Saturday, August 11, 2012


Discovering McKenzie Pass

McKenzie Pass, OR
In LaPine, OR, it was decided that our trip would be abbreviated.  Family called: declining state of a grandpa.  The further north I might travel, I reasoned, the longer it would take to return if needed.  We decided we’d cut over from Oregon’s high desert to make I-5 in Eugene and, tomorrow, go our separate ways.

It was a hot run from LaPine through Bend and onto Sisters.  There, a leg stretch and hearty cup of frozen yoghurt seemed in order.   

Stitchin' Post, Sisters, OR
Sisters claims one of the greatest quilt stores in all of captivity.  When travelling with my wife, her internal GPS seems to locate these mercantiles.  Fittingly, the Stitchin’ Post stood adjacent to the yoghurt shop.  (I’ve always felt like a good cigar store or perhaps a motorcycle dealer adjacent to a quilt store would be boffo, but have yet to find such a geographical circumstance.)  After a look at the map, we ambled over to check on the merchandise and e-mail a photo home.

Oregon Route 242 appeared the most direct route to I-5.  We’d traveled to these parts before for week-long family stays on the Metolius, but somehow hadn’t discovered the McKenzie Pass route.

Clue one that we’d stumbled across a gem was the cautionary sign reading “Vehicles Over 35 Feet in Combination Prohibited – Last Turn Around Point ¼ Mile.”  A grin stretched across my face. 

Past that wide spot, Route 242 splits forests of ponderosa pine. The road switchbacks and climbs inviting frequent use of low gears.  In places the asphalt seems to tunnel beneath the pine canopy.  In places it openly runs though verdant meadows. 

Cascadian Lava Floe
Closer to the summit, thick floes of basalt have congealed into massive black chunks.  I think it is referred to as "aa," a Hawaiian or Polynesian term.  (Perhaps dental, come to think of it.)  We see nothing of this chunky nature in northern California, only a few hundred miles south and part of the same geologic chain.  Many of the trees appear to be rooted in the solid volcanic rock. 

BMW GSA with Moto Guzzi Stelvio
A slow moving pickup-trailer combination (undoubtedly of less than 35 feet in length) graciously pulls over to let us race by, but we find his pull out is an ideal spot for a picture.

'09 Moto Guzzi Stelvio at McKenzie Pass
Only yards further we arrive at the pass.  Ample parking allows us to enjoy one of those 360-degree top-of-the-world views, even though we’re barely a mile high.

A roadside placard details the region’s geomorphology and pre-European history.  The lateness of the hour – and the number of miles we’d already come – precluded us from climbing up to the Dee Wright Observatory located at the summit.  The good news is that we have yet another item for our ever-expanding bucket list.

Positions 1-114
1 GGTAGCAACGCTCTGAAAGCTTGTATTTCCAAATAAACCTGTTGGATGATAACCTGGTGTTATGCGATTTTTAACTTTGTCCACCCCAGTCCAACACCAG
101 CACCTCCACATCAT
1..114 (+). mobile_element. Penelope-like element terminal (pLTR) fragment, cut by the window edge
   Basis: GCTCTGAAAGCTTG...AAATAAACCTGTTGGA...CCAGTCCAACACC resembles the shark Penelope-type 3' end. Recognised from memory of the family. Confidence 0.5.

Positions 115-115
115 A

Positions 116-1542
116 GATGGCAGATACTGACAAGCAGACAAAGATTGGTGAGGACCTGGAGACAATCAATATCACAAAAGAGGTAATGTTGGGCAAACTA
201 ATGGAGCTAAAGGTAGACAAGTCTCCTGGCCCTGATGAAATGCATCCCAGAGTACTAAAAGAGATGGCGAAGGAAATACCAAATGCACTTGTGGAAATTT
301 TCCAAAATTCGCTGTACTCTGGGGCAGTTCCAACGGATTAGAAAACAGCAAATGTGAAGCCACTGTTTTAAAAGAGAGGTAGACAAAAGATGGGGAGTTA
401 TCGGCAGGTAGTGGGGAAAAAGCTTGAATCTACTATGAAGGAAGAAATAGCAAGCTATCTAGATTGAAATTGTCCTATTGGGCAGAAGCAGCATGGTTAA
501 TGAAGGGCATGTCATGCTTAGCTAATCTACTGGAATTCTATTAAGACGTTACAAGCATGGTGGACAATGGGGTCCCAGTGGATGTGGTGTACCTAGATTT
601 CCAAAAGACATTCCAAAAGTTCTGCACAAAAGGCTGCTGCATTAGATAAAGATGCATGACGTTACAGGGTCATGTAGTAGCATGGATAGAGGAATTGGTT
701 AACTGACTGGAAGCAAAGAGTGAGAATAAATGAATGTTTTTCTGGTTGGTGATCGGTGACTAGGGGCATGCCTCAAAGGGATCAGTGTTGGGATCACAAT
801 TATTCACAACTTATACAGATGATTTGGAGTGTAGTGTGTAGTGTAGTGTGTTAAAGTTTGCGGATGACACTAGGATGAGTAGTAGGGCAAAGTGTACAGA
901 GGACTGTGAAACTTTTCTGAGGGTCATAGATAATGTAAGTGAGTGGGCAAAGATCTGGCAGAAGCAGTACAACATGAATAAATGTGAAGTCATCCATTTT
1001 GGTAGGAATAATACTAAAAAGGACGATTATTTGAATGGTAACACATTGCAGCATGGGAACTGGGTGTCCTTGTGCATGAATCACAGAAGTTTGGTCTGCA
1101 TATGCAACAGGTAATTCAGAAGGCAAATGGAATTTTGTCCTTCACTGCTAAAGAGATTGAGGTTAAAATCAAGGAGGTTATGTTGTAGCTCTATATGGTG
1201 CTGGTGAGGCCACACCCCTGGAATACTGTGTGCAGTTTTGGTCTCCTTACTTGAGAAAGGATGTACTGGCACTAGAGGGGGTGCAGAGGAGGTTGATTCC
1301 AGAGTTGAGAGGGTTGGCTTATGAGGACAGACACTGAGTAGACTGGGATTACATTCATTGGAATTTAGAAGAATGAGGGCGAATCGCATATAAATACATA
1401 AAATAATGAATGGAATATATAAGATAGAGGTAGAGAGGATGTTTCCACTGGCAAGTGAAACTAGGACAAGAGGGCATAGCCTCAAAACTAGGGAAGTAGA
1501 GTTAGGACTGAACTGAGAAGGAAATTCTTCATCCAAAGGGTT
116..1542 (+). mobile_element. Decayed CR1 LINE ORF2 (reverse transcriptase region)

North and Middle Sister

 The ride west continues the narrow, windy adventure.  About 40 miles from Sisters, 242 joins Oregon Route 126 for a delightful descent along the McKenzie River as it explores the western flank of the Cascades.  Soon we are in Eugene marveling at our own good fortune – that which led us over McKenzie Pass.


The Oregon Parks and Recreation Department has this to say about McKenzie Pass:

'09 Stelvio
The 38 mile McKenzie Pass ride is without a doubt the most spectacular ride in Central Oregon. The ride begins at the Village Green Park in the center of Sisters, Oregon.  The vast majority of the route is on Oregon Route 242 (selected to be on the U.S. Register of Historic Places, March 2011). The route heads west past hay meadows and ascends 2,000 feet through ponderosa pine forests.  The road follows an 1860s wagon route, emerging from the forest at Windy Point and revealing a view of Mt. Washington and a 2,000-year-old lava flow.  The 25 mile, 4,000 foot descent snakes down exhilarating switchbacks to the dense, verdant Cascadian forests and rushes out over the McKenzie River. It is these dramatic transitions through such diverse natural environments that define the uniqueness of this bikeway.

Also, offers more information and an enticing map.

© 2012
Church of the Open Road Press


  1. "A hearty cup of frozen yoghurt?"

  2. I've done that pass many times on various motorcycles and even a bicycle. There is one spot where you can stop and look through the trees and see the road seven switchbacks below.
    It's as if the road builders made a road into a box canyon and refused to admit defeat.
    At the upper end is the remains of a cabin where the postal carrier on skis froze to death one winter.
    Holed up in the cabin for a long storm he ran out of food and fuel. The found him curled up in the fireplace around the ashes of his last fire after the spring thaw.

  3. Good account mister b. Mckenzie pass what's the top run of the stelvio's maiden voyage

  4. Sorry you had to turn back early, Mr. B. Thinking good thoughts for your family.